International Human Rights Mission concludes

Human rights abuses in Bajo Aguán will be denounced internationally


IUF Latin America and the national and international organizations that participated in the International Mission to Bajo Aguán held a press conference to present the preliminary findings of their investigation.


The International Mission that took place from Feb. 24 through Mar. 5, 2011 observed on the field the human right situation in Bajo Aguán, and is now presenting the initial findings of its investigation.


According to the press release distributed to the media at the conference, “The Mission has established with concern that the repression and violence against members of the peasant communities and organizations has not stopped, and that they are totally exposed and vulnerable in the face of biased authorities.”


“Moreover, the deadly crimes committed in Bajo Aguán are going unpunished, making it easier for human rights violations to be repeated.”


Most alarmingly, the Mission found that in all 19 murder cases committed against peasants over the past year not a single inquest was conducted and no arrest warrants were issued.


It also denounces the multiple violations of the right to physical integrity perpetrated by both members of the police and private security guards hired by the area’s large landowners and palm producers to patrol their estates.


In addition, the press release reports cases of kidnapping and torture, multiple injuries, and sexual abuse.


“There’s a very dense atmosphere of repression against peasant families, and forced evictions continue. This is a blatant violation of human rights, which is of great concern to us,” Martín Wolpold-Bosien, Central American coordinator of FIAN International, told Sirel.

The Mission observed that the current rural development model based on agribusiness and land concentration must be changed in favor of “policies that promote sustainable peasant farming, and the implementation of a comprehensive agrarian reform.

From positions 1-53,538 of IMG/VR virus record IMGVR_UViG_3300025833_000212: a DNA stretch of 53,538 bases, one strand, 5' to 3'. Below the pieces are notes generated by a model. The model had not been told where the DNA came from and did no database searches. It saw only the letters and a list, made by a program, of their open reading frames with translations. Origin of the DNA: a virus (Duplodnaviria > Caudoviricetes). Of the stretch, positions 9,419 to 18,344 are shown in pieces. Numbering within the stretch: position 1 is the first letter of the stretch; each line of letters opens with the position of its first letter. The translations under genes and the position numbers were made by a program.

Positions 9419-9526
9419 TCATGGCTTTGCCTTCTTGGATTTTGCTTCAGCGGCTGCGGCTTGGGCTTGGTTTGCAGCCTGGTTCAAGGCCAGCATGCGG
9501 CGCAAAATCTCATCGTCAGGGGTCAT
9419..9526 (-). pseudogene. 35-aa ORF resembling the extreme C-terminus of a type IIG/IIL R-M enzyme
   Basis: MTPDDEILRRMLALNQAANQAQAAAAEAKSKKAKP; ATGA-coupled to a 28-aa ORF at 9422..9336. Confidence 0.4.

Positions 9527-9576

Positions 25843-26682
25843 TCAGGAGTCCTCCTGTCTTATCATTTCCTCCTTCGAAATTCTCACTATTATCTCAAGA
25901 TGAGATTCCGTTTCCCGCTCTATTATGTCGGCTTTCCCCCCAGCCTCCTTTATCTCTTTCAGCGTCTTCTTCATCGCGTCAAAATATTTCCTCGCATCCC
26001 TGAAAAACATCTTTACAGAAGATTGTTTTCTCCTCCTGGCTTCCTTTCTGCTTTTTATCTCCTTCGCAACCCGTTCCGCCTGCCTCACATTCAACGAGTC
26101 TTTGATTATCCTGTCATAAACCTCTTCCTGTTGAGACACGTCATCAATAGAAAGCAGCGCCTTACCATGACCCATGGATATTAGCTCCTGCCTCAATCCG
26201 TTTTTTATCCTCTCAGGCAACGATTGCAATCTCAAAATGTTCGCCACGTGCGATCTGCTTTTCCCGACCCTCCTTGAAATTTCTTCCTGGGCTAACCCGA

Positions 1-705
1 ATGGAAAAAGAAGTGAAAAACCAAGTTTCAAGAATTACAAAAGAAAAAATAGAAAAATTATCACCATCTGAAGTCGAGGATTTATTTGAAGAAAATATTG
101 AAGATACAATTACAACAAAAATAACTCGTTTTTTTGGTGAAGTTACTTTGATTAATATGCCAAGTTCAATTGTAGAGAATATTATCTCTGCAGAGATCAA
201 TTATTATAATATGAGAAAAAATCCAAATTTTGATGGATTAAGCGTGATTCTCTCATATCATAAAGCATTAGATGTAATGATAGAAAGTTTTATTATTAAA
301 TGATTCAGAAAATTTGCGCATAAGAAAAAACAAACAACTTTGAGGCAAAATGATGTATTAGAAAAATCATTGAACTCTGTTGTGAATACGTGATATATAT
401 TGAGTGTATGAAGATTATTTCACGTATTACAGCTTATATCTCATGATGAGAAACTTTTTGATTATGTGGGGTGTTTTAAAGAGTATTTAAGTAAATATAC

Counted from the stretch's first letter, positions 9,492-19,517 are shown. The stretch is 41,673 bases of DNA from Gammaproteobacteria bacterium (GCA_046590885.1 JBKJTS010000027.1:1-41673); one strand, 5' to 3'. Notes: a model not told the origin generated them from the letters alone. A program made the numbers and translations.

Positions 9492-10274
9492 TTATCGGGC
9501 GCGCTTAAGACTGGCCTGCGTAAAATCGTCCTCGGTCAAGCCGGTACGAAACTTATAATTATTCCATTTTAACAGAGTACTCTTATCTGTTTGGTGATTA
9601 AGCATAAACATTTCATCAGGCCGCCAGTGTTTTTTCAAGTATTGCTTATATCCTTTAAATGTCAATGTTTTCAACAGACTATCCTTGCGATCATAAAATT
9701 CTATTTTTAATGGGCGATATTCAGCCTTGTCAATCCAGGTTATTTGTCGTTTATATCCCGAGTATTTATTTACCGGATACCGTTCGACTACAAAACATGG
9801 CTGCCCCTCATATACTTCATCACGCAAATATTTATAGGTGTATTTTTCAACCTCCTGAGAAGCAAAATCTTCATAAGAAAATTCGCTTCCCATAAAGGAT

The International Mission’s investigation further revealed a total lack of compliance with the agreements signed with peasant organizations and with legal provisions regulating agricultural matters, and an alarming climate of stigmatization and criminalization of peasant struggles.


Repression, violence, defenselessness, impunity, and vulnerability of the peasant population continue. We are going to denounce all of this to the international community,” Wolpold-Bosien said.


In view of this situation, the International Mission called on national authorities to investigate the murders and other crimes committed in the area and prosecute the perpetrators, and to act immediately to put a stop to the repression and violence against the peasant movement.


It also demanded that the authorities comply with all the agreements signed and apply any relevant legal provisions in force, and that they facilitate the population’s access to land, health, education, and housing.


Lastly, the members of the Mission observed that the current rural development model based on agribusiness and land concentration must be changed in favor of “policies that promote sustainable peasant farming, and the implementation of a comprehensive agrarian reform.”


The international community, in turn, was asked to contribute with concrete and firm measures and greater protection for the people who are at risk, by “conditioning its cooperation to full respect for human rights.”


The international community must also ensure that the financial cooperation it provides the government and private companies “does not contribute to human rights abuses,” and it was asked to review any financial agreements signed “with police forces and private security companies that may be implicated in acts of violence, harassment, or human rights violations in the region.”


“It has been a very enriching and significant experience, fruit of the efforts of all the organizations that have participated in this Mission. Sharing the tragedy and suffering of the affected population has strengthened our commitment with their struggle.”


“We’re going to follow this situation very closely, while we accompany the struggle for human rights and against impunity,” Wolpold-Bosien concluded.


The final report will be presented to the Truth Commission (CdV), the Inter-American Commission for Human Rights (IACHR), the United Nations’ Human Rights Council (HRC), the European Union, and the International Criminal Court (ICC).




From Tegucigalpa, Giorgio Trucchi


March 7, 2011






Photo: Giorgio Trucchi


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